Companies in the small- to middle-market segment need to understand the key drivers of valuation, since they are often able to focus their operating goals in order to maximize the potential valuation range.
Therefore, it is important to know that the multiple a company achieves for its business is directly correlated with the following seven characteristics:
1. Strong revenue growth
2. Significant market share or a strong niche position
3. A market with barriers to entry by competitors
4. A strong management team
5. Strong, stable cash flow
6. No significant concentration in customers, products, suppliers a or geographic markets
7. Low risk of technological obsolescence or product substitution
Successful mergers and acquisitions are neither an art nor a science a but a process. In fact, regression analysis demonstrates that the number one determinant of deal multiples is the growth rate of the business.
The higher the growth rate, the higher the multiple of cash flow that the business is worth.
A study of deals that close with both buyer and seller satisfied shows that the deal followed a sequence, a pattern, a series of steps that have been tried and tested. This book focuses on conveying this process to the reader, as we seek to understand the objectives of both buyer and seller in Chapters 2 and 3, move through the process of negotiations and closing in Chapters 4 through 10, and focus on closing and beyond in Chapters 11, 12, and 13.
For example, when a deal is improperly valued, one side wins big while the other loses big. By definition, a transaction is a failure if it does not create value for shareholders, and the easiest way to fail, therefore a is to pay too high a price. To be successful, a transaction must be fair and balanced, reflecting the economic needs of both buyer and seller, and conveying real and durable value to the shareholders of both companies. Achieving this involves a review and analysis of financial statements; a genuine understanding of how the proposed transaction meets the economic objectives of each party; and a recognition of the tax, accounting, and legal implications of the deal.
A transaction as complex as a merger or acquisition is fraught with potential problems and pitfalls. Many of these problems arise either in the preliminary stages, such as forcing a deal that shouldn’t really be done (i.e., some couples were just never meant to be married); as a result of mistakes, errors, or omissions owing to inadequate, rushed, or misleading due diligence; through not properly allocating risks during the negotiation of the definitive documents; or because integrating the companies after closing became a nightmare. These pitfalls can lead to expensive and protracted litigation unless an alternative method of dispute resolution is negotiated and included in the definitive documents.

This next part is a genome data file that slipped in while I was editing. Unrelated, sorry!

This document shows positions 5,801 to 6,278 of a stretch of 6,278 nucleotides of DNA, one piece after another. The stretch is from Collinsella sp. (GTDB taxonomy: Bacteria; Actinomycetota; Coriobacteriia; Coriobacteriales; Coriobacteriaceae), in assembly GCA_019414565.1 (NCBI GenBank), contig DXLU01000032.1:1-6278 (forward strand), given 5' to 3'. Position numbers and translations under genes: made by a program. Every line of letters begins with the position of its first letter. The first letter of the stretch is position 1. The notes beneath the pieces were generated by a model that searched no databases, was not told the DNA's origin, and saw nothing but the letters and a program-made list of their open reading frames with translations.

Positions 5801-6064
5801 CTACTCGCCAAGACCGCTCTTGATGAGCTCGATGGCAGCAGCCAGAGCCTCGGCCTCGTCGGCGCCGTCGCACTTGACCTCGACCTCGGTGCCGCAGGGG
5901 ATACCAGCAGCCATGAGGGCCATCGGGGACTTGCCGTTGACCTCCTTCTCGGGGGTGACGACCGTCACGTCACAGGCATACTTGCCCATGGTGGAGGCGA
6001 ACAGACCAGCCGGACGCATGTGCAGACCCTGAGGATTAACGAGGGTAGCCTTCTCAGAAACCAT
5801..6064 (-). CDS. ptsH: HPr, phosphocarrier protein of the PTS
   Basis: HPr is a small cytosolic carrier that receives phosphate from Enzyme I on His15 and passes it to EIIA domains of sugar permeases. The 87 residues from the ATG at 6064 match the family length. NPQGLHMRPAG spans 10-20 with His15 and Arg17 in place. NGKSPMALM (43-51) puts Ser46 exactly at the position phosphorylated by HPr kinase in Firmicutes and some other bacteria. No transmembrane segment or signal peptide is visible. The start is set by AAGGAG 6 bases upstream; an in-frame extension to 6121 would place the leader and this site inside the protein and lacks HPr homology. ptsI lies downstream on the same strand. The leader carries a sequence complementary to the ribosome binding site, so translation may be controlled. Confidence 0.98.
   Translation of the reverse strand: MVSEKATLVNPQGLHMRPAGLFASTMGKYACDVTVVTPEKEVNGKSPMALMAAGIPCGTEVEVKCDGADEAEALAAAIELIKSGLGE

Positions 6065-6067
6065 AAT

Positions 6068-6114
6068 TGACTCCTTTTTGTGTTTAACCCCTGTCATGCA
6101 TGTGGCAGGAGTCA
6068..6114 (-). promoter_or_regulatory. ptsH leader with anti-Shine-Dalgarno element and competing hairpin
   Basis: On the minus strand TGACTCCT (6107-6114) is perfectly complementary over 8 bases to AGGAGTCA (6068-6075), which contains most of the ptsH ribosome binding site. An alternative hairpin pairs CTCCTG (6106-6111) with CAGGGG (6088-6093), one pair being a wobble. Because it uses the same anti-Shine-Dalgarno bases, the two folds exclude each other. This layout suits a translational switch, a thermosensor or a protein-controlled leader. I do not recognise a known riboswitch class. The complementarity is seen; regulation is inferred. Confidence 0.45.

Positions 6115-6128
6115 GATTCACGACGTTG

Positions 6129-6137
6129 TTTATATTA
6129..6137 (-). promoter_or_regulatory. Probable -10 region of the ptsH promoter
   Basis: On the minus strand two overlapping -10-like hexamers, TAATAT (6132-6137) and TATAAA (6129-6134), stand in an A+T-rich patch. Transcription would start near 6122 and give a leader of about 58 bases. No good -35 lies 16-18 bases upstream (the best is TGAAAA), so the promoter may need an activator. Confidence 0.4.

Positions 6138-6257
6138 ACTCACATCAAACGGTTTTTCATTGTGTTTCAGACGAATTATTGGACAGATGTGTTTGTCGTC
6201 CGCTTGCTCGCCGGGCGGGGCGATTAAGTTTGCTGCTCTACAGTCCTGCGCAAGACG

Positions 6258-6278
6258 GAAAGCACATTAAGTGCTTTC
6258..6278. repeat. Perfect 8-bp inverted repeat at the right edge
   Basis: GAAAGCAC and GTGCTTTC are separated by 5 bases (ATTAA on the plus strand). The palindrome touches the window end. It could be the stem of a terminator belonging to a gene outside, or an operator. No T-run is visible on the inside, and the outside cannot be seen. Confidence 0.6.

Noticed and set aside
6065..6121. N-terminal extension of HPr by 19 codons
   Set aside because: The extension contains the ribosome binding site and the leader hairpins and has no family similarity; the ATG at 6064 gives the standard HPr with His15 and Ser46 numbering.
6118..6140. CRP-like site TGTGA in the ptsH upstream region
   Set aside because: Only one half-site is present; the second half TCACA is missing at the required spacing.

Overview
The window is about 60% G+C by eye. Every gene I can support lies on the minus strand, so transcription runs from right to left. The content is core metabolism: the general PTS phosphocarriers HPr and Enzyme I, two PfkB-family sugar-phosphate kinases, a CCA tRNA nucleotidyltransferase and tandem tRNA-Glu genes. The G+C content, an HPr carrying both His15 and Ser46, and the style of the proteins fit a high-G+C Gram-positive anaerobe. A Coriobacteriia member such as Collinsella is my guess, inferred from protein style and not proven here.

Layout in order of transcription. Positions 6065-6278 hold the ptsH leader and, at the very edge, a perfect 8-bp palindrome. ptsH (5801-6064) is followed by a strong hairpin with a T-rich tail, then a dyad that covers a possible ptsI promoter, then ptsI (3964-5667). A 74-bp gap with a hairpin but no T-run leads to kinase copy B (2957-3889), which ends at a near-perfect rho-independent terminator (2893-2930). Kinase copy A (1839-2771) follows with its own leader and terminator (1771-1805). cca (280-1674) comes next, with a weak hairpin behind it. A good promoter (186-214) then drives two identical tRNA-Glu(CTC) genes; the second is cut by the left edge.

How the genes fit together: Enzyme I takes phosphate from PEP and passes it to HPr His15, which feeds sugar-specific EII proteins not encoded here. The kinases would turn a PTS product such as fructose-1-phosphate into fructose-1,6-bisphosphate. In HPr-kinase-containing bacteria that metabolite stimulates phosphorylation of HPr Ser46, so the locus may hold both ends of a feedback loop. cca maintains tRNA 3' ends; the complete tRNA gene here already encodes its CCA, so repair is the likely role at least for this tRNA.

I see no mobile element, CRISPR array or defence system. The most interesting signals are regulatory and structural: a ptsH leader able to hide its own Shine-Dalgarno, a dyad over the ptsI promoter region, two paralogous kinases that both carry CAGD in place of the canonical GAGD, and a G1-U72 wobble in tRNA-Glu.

This book is designed to share the pitfalls of such transactions, with the hope that buyers and sellers and their advisors can avoid these problems in their future transactions.
Finally, with merger and acquisition activity continuing to grow at rapid rates, and entrepreneurs and venture capitalists continuing to form new entities and pursue new market opportunities, it is critical to have a firm grasp of the key drivers and inhibitors of any potential deal.
With so much money on the line, it is essential to understand how to maximize price and valuation goals while ensuring that the transaction is successfully consummated.
Andrew J. Sherman
Chapter 1. The Basics of Mergers and Acquisitions
Chapter 2. Preparing for the Dance: The Seller's Perspective
Chapter 3. Initiating the Deal: The Buyer's Perspective
Chapter 4. The Letter of Intent and Other Preliminary Matters
Chapter 5. Due Diligence
Chapter 6. An Overview of Regulatory Considerations
Chapter 7. Structuring the Deal
Chapter 8. Valuation and Pricing of the Seller's Company
Chapter 9. Financing the Acquisition
Chapter 10. The Acquisition Agreement and Related Legal Documents
Chapter 11. Keeping M&A Transactions Deals on Track: Managing the Deal Killers
Chapter 12. Post-Closing Challenges
Chapter 13. Alternatives to Mergers and Acquisitions